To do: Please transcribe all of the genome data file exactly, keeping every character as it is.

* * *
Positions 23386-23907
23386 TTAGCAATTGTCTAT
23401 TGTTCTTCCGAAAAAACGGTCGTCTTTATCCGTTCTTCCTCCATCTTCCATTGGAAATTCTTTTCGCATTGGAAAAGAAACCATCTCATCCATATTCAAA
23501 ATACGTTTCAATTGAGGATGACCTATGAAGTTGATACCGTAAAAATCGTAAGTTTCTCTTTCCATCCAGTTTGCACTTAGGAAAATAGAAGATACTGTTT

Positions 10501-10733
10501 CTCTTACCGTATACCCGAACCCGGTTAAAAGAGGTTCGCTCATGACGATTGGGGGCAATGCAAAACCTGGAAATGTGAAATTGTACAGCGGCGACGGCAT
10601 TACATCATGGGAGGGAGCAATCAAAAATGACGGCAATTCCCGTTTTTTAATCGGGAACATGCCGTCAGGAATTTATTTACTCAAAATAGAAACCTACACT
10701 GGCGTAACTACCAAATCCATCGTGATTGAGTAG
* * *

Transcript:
Positions 23386-23907
23386 TTAGCAATTGTCTAT
23401 TGTTCTTCCGAAAAAACGGTCGTCTTTATCCGTTCTTCCTCCATCTTCCATTGGAAATTCTTTTCGCATTGGAAAAGAAACCATCTCATCCATATTCAAA
23501 ATACGTTTCAATTGAGGATGACCTATGAAGTTGATACCGTAAAAATCGTAAGTTTCTCTTTCCATCCAGTTTGCACTTAGGAAAATAGAAGATACTGTTT

Positions 10501-10733
10501 CTCTTACCGTATACCCGAACCCGGTTAAAAGAGGTTCGCTCATGACGATTGGGGGCAATGCAAAACCTGGAAATGTGAAATTGTACAGCGGCGACGGCAT
10601 TACATCATGGGAGGGAGCAATCAAAAATGACGGCAATTCCCGTTTTTTAATCGGGAACATGCCGTCAGGAATTTATTTACTCAAAATAGAAACCTACACT
10701 GGCGTAACTACCAAATCCATCGTGATTGAGTAG